“A few families established themselves in 1807 a few miles above the mouth of the Madawaska River. They all lived in mutual good-fellowship, recognizing and practising the duties of morality and religion and governed solely by the laws of honor and common sense. They continued to live in this manner to as late a period as 1818, and the British had made no grant higher up the Saint John than those mentioned above, unless the transportation of the mail through to Canada and the granting of a commission to Pierre Duperre in 1798 as captain of militia, there being no military organization until 28 years afterwards, may be called acts of jurisdiction. In 1798 the River Saint Croix was determined, and its source ascertained under the treaty called Jay’s treaty. At this period terminated all acts and pretences of acts of jurisdiction in the Madawaska settlement by the British for a period of 20 years, and until it was discovered by them that Mars Hill was the northwest angle of New Brunswick.”

“About this time, 1790, another body of the descendants of the Acadians or neutral French, who had sought refuge on the Kennebecasis River, were there disturbed in their possessions and in like manner sought a refuge with their countrymen at Madawaska. After having residence at Madawaska some years they were induced, as their countrymen had been, to receive grants of the land they had taken into possession from the Governor of New Brunswick.”

For the names of the original grantees, refer to Notes on Madawaska, by W.O. Raymond:

“The grantees of Acadian origin on the New Brunswick side were Louis Mercure, Michel Mercure, Joseph Mercure, Alexis Cyr, Oliver Cyr, Marie Marguerite Daigle, Jean Baptist Daigle, Paul Cyr, Pierre Cyr, Alexandre Cyr, Jean Baptiste Thibodeau, Jr., Joseph Thibodeau, and Etienne Thibodeau. The grantees of Acadian origin on the American side of the river were Simon Hubert, Paul Potier, Jean Baptiste Mazerolle, .Jr., Francois Cyr, Jr., Joseph Daigle, Sr., Joseph Daigle, Jr., Jacques Cyr, Francois Cyr, Firmin Cyr, Sr., Jean Baptiste Cyr. Jr., Michel Cyr, Joseph Hebert, Antoine Cyr. Jean Martin, Joseph Cyr. Jr., Jean Baptiste Cyr. Sr., Firmin Cyr, Jr., Jean Thibodeau, Sr., and Joseph Mazerolle. In addition to these there are several grantees, whose descendants claim to be of Acadian origin, and say their ancestors came from the “lower country” (pays-bas): but I am not able to determine whether the following are undoubtedly of Acadian origin or not. viz.: Louis Saufacon, Mathurin Beaulieu, Joseph Ayotte, Zacharie Ayotte, Alexandre Ayotte.”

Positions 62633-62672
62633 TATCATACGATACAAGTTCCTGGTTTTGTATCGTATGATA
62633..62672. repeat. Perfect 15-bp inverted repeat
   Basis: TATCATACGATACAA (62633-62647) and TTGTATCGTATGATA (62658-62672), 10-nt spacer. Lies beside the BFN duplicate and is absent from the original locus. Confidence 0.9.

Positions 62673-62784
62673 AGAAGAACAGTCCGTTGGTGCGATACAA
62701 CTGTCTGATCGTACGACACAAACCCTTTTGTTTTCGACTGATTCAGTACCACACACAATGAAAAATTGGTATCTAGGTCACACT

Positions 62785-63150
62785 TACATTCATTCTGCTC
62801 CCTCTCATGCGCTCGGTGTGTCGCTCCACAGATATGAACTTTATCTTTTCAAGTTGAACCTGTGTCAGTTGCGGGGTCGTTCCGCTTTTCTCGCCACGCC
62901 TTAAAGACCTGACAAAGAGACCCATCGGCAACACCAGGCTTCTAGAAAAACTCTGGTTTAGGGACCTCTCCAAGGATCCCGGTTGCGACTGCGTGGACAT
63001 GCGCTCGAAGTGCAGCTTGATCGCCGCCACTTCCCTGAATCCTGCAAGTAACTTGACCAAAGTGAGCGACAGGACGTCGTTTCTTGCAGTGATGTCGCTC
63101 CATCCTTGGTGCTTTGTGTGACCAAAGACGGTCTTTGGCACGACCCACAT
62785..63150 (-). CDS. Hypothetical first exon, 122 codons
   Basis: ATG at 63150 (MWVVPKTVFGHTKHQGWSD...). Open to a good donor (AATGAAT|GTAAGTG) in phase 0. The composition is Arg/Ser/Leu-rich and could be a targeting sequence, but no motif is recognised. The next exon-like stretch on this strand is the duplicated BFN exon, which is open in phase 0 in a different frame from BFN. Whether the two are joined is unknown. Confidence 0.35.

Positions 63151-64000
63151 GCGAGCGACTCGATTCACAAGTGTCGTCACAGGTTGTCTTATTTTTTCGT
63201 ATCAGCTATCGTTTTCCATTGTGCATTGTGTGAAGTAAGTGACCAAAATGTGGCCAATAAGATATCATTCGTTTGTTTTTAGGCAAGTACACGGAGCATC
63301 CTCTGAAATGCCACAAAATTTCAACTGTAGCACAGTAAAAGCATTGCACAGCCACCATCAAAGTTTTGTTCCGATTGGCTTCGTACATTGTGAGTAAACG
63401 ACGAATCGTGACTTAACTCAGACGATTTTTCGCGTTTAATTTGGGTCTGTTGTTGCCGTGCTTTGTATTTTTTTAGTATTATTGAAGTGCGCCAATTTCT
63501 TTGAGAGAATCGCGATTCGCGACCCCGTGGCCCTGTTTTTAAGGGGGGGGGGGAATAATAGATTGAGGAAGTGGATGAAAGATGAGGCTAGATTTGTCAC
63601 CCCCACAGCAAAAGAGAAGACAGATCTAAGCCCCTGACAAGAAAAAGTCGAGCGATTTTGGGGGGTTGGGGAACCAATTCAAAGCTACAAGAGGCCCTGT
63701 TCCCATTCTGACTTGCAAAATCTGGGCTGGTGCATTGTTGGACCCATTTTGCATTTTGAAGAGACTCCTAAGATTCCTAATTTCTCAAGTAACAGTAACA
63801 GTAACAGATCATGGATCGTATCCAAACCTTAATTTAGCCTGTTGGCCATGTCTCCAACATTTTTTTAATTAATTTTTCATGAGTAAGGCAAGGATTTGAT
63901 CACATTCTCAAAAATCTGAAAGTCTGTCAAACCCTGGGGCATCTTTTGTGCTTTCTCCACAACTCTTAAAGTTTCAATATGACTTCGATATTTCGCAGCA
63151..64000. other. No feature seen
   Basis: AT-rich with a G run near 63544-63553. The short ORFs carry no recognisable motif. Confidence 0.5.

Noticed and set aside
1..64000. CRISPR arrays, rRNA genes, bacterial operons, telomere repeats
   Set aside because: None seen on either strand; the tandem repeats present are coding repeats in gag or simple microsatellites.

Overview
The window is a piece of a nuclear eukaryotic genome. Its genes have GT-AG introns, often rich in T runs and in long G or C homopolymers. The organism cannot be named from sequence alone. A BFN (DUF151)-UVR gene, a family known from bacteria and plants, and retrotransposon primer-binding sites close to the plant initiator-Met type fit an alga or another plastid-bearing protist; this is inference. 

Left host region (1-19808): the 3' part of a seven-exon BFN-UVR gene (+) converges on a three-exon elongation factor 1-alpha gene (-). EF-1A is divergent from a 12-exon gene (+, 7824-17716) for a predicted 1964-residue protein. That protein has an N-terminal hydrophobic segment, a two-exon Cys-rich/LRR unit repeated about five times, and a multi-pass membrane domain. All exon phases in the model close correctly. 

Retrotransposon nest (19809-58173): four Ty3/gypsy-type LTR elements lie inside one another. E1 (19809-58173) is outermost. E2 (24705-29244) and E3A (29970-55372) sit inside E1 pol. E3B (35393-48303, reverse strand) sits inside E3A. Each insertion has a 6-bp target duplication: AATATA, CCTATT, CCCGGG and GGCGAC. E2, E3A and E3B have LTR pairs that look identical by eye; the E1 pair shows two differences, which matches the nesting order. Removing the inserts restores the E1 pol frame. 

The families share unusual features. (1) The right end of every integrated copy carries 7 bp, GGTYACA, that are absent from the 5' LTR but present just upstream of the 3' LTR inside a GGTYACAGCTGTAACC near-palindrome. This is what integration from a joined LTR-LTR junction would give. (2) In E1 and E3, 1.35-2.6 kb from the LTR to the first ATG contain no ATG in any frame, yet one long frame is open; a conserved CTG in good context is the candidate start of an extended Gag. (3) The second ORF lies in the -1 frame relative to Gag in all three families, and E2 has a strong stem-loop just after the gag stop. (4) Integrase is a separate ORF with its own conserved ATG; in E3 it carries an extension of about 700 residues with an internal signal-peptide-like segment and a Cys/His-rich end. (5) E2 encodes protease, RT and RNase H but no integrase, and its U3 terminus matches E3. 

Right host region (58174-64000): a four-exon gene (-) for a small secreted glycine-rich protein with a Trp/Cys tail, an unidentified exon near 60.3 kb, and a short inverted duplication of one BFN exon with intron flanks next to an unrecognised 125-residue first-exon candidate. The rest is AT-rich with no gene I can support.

“Respecting the grantees who are undoubtedly of Canadian origin, those on the New Brunswick side of the river are Jean Tardiff, Jean Levasseur, Joseph Dumont (or Guimond) and Antoine Gagnier; and those on the American side, Joseph Sausier, Jean Marie Sausier, Jean Baptiste Founder, Joseph An Clair, Francois Albert, Pierre Lizotte, Augustin Dubé and Pierre Duperré.”

“The second grant, made in the year 1794 extended from Green River (with many vacancies) to a little below Grand River. Some six names that occur in the former grant are omitted from the enumeration that follows. Several of the settlers in this grant are known to have formerly lived at French Village, on the Kennebecasis. The names of those Acadians who settled on the east side of the Saint John are as follows: Olivier Thibodeau, Baptiste Thibodeau, Joseph Theriault, Joseph Theriault, Jr., Olivier Thibodeau, Jr., Jean Thibodeau, Firmin Thibodeau, Hilarion Cyr, and there seem to have been but two Canadians, viz.: Louis Ouellette and Joseph Souci. Those Acadians who settled on the American side, are as follows: Gregoire Thibodeau, Louis LeBlanc, Pierre Cormier, Alexis Cormier, Baptiste Cormier, Francois Cormier. Joseph Cyr, Jr., Firmin Cyr, Joseph Cyr, Francois Violette, Sr., and Augustin Violette; and there are three Canadians, viz.: Joseph Michaud, Baptiste Charette and Germain Soucie.”